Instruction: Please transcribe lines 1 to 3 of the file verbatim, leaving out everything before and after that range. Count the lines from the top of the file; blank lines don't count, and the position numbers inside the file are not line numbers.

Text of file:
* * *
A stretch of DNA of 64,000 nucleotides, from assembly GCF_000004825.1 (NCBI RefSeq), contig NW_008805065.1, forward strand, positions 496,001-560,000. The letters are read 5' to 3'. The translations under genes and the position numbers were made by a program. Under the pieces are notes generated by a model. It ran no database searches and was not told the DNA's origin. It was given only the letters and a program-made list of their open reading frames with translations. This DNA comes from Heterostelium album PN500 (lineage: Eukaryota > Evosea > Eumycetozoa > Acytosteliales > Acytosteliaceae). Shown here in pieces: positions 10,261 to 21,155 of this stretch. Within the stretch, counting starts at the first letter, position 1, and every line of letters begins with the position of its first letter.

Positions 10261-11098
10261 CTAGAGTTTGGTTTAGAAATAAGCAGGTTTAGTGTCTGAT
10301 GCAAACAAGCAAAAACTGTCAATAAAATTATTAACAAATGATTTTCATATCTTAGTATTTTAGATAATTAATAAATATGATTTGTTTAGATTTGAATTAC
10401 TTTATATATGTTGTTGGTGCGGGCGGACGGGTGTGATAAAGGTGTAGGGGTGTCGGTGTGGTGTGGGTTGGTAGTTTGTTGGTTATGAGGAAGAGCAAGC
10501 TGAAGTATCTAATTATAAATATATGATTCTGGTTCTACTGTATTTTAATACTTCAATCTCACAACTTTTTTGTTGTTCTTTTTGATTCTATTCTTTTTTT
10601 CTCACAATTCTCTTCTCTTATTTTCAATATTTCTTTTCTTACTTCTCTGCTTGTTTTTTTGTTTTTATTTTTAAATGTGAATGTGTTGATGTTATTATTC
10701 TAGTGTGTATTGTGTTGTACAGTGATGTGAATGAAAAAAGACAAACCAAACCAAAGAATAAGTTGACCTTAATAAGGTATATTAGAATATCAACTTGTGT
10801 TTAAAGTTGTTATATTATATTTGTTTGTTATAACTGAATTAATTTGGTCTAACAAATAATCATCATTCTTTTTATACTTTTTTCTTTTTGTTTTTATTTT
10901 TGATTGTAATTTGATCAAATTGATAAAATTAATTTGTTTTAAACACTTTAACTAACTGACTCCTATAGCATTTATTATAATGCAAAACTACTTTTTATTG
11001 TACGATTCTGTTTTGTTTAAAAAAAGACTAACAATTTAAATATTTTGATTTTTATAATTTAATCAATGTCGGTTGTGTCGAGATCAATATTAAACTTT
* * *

A stretch of DNA of 64,000 nucleotides, from assembly GCF_000004825.1 (NCBI RefSeq), contig NW_008805065.1, forward strand, positions 496,001-560,000. The letters are read 5' to 3'. The translations under genes and the position numbers were made by a program. Under the pieces are notes generated by a model. It ran no database searches and was not told the DNA's origin. It was given only the letters and a program-made list of their open reading frames with translations. This DNA comes from Heterostelium album PN500 (lineage: Eukaryota > Evosea > Eumycetozoa > Acytosteliales > Acytosteliaceae). Shown here in pieces: positions 10,261 to 21,155 of this stretch. Within the stretch, counting starts at the first letter, position 1, and every line of letters begins with the position of its first letter.

Positions 10261-11098
10261 CTAGAGTTTGGTTTAGAAATAAGCAGGTTTAGTGTCTGAT